by Ludwig Beethoven
"What you are, you are by accident of birth; what I am, I am by myself. There are and will be a thousand princes; there is only one Beethoven." - Ludwig Beethoven
Yesterday was the anniversary of Beethoven's birth and to celebrate, rather than listen to the Symphonies, Quartets or Piano Sonatas, I chose to focus my listening on the Sonatas for Piano and Violin. These span the the middle years of his career from the Op. 12 in 1798 until the final sonata in 1812.
The classical violin sonata had started to change with Mozart’s sonatas composed in Paris during the late 1770’s. The violin line became more independent and indispensable. Piano and violin would switch between melody and accompaniment, discourse contrapuntally, and sometimes even assume a concerto-like manner. But the violin’s new found liberty also presented new problems of balance, and imposed a somewhat intimidating difficulty. Beethoven’s sonatas are even more difficult and complex than Mozart’s. They span an ample range of characters, techniques, and styles. After Beethoven, composition of violin sonatas continued but never in the old style, albeit in smaller quantities, and always striving towards deeper qualities.
The first sonatas for piano and violin, op. 12, no. 1-3 (Sonata in D major, Sonata in A major and Sonata in E flat major) composed in 1799 were dedicated to Antonio Salieri, the capelmaistro of the Viennese court and Beethoven’s professor after Albrechtsberger. Of these sonatas my favorite is the 3rd in E flat. The Sonatas op. 23 and 24 (Sonata in A minor and Sonata in F major) were composed in 1801 and they bring clarity to the concerto style.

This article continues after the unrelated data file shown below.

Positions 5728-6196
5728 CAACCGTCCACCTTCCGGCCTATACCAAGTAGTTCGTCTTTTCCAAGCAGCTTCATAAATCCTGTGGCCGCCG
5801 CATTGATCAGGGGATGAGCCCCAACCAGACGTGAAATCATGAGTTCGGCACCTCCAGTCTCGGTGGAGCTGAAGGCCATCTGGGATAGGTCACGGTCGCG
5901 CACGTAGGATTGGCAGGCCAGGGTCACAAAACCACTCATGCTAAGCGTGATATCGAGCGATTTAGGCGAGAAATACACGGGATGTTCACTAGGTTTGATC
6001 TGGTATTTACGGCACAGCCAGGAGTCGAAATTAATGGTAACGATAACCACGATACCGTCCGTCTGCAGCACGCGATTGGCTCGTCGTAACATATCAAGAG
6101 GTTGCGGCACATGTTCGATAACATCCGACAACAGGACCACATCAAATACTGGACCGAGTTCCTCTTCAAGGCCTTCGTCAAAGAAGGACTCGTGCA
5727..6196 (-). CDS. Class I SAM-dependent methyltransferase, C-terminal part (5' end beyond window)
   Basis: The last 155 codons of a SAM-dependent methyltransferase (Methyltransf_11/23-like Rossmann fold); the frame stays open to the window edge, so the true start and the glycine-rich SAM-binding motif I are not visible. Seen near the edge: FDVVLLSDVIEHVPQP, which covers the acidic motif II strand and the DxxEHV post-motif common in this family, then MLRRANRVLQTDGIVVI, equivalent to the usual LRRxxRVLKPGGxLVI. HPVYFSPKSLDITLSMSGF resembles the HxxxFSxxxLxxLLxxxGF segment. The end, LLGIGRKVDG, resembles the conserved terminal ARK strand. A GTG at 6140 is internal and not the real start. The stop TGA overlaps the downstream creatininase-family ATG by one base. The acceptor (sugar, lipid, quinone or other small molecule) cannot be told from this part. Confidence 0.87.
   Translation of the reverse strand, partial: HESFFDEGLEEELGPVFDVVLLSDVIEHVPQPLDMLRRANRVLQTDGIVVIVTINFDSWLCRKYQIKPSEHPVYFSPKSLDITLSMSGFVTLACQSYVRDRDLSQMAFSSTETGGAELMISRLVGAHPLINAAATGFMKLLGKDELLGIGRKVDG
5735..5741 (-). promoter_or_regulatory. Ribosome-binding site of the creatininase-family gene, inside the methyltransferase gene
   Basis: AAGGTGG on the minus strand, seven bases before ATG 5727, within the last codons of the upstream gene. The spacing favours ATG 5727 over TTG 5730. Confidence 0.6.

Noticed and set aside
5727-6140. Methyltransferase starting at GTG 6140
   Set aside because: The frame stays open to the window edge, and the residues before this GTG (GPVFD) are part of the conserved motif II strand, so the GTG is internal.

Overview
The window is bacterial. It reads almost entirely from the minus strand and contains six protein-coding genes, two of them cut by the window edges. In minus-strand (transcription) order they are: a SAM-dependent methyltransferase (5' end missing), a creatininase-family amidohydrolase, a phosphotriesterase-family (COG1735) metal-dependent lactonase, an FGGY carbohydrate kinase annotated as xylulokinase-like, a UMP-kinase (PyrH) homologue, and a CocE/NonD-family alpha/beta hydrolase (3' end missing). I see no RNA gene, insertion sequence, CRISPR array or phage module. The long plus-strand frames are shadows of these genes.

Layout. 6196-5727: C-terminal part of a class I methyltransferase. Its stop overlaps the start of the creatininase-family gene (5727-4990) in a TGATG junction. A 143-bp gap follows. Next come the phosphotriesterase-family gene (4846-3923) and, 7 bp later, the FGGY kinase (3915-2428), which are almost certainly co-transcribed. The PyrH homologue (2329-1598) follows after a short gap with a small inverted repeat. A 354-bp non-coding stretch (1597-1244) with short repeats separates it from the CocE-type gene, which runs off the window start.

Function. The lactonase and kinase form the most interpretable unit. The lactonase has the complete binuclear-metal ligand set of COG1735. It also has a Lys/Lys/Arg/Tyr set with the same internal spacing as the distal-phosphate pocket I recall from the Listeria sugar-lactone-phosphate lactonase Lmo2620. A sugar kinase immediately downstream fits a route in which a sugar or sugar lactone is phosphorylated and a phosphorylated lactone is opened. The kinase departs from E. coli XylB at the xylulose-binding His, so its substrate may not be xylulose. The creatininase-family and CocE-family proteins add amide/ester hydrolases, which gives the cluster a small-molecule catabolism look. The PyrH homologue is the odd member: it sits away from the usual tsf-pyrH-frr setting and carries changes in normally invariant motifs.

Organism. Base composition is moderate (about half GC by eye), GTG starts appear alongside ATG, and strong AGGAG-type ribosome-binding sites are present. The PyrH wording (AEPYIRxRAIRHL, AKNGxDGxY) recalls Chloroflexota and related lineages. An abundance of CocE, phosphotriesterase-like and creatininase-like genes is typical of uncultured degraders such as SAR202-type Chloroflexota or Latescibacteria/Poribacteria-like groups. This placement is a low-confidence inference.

Another favorite is the Sonata in F major op. 24 also known as "The Spring Sonata " through which Beethoven frees himself from the restraints of the norms imposed by previous work.
The Sonatas op. 30 (Sonata in A major, Sonata in C minor and Sonata in G major) composed in 1802 represented an important step in the evolution of the sonata form, each sonata constituting an antithesis for the former and a synthesis of the acquired experience.
The Sonata in A major op. 47, also known as the "Kreutzer Sonata ", because it was dedicated to the well-known violinist Rudolph Kreutzer, represents a genuine center of attraction especially due to the concerto character of both instruments, thing that made certain commentators to assert that it is a double concerto. Here we see evidence of Beethoven’s tendency towards monumental architectonic constructions, mostly due to the sonata structure in the extreme parts of the work. It’s worth mentioning that Sonata op. 47 was composed the same year as the 3rd Symphony, "Eroica" (1803).
The Sonata in G major op. 96 concludes the sonata cycle for piano and violin. Written in 1812 and dedicated to French violinist Pierre Rode, the sonata has a special form and expression through the miniature character of the first part but also through avoidance of the concerto character with the treatment of instruments.
These all are delightful chamber pieces and worthy of celebration or simple listening any time of the year.
Beethoven Piano and Violin Sonatas performed by Itzhak Perlman and Vladimir Ashkenazy.
London CD 421 453-2. 1988